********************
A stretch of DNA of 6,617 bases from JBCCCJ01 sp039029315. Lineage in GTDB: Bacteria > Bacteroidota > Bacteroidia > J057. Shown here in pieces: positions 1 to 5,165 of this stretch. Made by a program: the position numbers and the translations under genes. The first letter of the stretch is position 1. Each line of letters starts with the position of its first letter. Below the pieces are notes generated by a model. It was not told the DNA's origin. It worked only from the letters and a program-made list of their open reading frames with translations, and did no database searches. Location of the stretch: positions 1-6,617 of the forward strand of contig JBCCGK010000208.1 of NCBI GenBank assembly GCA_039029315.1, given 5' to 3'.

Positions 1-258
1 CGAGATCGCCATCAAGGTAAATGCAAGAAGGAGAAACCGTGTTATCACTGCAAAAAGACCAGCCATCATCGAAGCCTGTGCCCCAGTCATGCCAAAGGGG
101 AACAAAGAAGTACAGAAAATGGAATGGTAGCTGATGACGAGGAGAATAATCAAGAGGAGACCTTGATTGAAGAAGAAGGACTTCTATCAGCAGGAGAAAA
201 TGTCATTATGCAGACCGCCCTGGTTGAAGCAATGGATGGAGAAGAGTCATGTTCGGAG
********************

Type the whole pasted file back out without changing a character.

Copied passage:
A stretch of DNA of 6,617 bases from JBCCCJ01 sp039029315. Lineage in GTDB: Bacteria > Bacteroidota > Bacteroidia > J057. Shown here in pieces: positions 1 to 5,165 of this stretch. Made by a program: the position numbers and the translations under genes. The first letter of the stretch is position 1. Each line of letters starts with the position of its first letter. Below the pieces are notes generated by a model. It was not told the DNA's origin. It worked only from the letters and a program-made list of their open reading frames with translations, and did no database searches. Location of the stretch: positions 1-6,617 of the forward strand of contig JBCCGK010000208.1 of NCBI GenBank assembly GCA_039029315.1, given 5' to 3'.

Positions 1-258
1 CGAGATCGCCATCAAGGTAAATGCAAGAAGGAGAAACCGTGTTATCACTGCAAAAAGACCAGCCATCATCGAAGCCTGTGCCCCAGTCATGCCAAAGGGG
101 AACAAAGAAGTACAGAAAATGGAATGGTAGCTGATGACGAGGAGAATAATCAAGAGGAGACCTTGATTGAAGAAGAAGGACTTCTATCAGCAGGAGAAAA
201 TGTCATTATGCAGACCGCCCTGGTTGAAGCAATGGATGGAGAAGAGTCATGTTCGGAG